Thursday, May 25, 2006

more on skilling/lay convictions

First of all, I want to share with you a couple of relevant diaries on the subject. Darksyde from DailyKos has a nice rundown here, and clammyc talks about the convictions from the perspective of a former Arthur Andersen auditor who (along with his wife) lost his job because of Enron's shenanigans. It gives you a sense of the far-reaching consequences of these guys' crimes (though, as a side note to one of his points, I personally think Enron led to Bush a lot more than Bush led to Enron). Atrios, who was a college professor in California when Enron took it hostage, briefly analyzes how the media, in their faux economic expertise, so tragically failed to understand the situation there, while Digby outlines the ties between Kenneth Lay and president Bush (I would like to add to his post that W essentially let Kenneth Lay write the controversial Federal Energy Bill a couple of years ago that gave the oil, coal, and nuclear industries billions of dollars in free handouts). Says Digby of the media's complicity of silence in this whole saga:
The fact that the biggest campaign contributor to the occupant of the white house was in charge of the biggest corporate ponzi scheme in history should have been news. It wasn't.

So true.

There is so much one could say about the bundle of crooks and scandals now known collectively as "Enron":
Enron is the epitome of a corporate culture off the deep end of executive-centered priorities; it is the the corrupt "get mine and get the hell out" mentality to the Nth degree.

Enron is a warning to us of what can happen when a government branch gets too cozy with big business and loses its ability to conduct honest oversight.

Enron is a one-word rebuttal to the lazy ideology of laissez-faire libertarians, who foolishly assume that American boardrooms would do what's best for workers and consumers were it not for government regulations forcing them to do just that.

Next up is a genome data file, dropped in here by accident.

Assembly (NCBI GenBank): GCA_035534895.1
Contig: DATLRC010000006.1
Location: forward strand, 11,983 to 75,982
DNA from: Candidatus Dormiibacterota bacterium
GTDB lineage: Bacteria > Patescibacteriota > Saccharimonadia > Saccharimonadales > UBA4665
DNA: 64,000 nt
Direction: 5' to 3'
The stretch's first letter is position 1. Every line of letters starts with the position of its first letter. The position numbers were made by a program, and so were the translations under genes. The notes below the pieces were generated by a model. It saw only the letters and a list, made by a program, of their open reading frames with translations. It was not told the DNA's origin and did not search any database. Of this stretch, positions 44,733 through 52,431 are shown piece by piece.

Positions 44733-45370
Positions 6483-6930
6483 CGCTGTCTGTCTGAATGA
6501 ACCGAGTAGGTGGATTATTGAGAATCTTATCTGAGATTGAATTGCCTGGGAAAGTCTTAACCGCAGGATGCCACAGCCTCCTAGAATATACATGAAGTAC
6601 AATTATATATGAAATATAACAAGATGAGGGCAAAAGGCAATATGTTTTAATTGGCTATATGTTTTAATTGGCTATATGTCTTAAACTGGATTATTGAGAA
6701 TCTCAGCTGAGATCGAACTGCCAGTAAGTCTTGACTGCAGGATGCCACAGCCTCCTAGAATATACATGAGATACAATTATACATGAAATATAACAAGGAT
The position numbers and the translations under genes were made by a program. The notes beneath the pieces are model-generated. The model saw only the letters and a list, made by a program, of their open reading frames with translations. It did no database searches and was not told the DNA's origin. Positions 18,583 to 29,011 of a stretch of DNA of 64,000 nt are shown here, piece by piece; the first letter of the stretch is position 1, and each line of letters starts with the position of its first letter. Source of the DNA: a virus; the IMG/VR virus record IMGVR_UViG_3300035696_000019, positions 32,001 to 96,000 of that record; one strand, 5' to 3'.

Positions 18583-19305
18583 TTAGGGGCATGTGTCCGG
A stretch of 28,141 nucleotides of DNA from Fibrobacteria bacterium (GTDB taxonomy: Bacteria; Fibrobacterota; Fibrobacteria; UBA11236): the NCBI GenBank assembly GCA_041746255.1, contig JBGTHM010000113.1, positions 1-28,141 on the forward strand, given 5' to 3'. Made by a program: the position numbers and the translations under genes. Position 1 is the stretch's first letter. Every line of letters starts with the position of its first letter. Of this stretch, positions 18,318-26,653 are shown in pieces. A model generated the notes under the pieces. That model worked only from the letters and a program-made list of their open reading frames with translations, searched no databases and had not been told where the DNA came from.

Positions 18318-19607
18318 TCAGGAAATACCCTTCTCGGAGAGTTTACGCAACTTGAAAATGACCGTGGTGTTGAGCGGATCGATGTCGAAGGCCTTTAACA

Most of all in my mind, though, Enron is the story of how the actions of a tiny handful of people can ruin countless lives without ever picking up a weapon. There seems to be a sentiment out there that Lay and Skilling's crimes are somehow not as big a deal as some others because they didn't involve sex or violence.

But this was not just a matter of skimming from a corporate budget; these bastards ruined people's lives. Because of the deliberate lawbreaking and deceit of Lay and Skilling, hundreds of would-be rising stars of the business world have a permanent black mark on their resumes, and countless thousands, perhaps millions, of people were robbed of their savings, their retirement, and their dignity. People who labored for decades, managing their money wisely and putting away a little at a time, building a nest egg so they can live out their glory days the way they've always dreamed of, people who did everything right, will now be spending their twilight years sacking groceries at WalMart, thanks to Kenneth Lay and Jeffrey Skilling.

And many of the victims were robbed blind by the very people they trusted to take care of them.

To wreak that level of havoc on the lives of such a mind-blowing number of people, with no remorse, blaming everyone else all the way down, shows a lack of compassion or human decency that "moral bankruptcy" doesn't begin to describe. Make no mistake: the lack of guns or sex doesn't mollify their heinous, heinous crimes. These guys are narcissistic sociopaths who deserve the fullest measure of justice the system can mete out to them.

And they still have Hell to look forward to.

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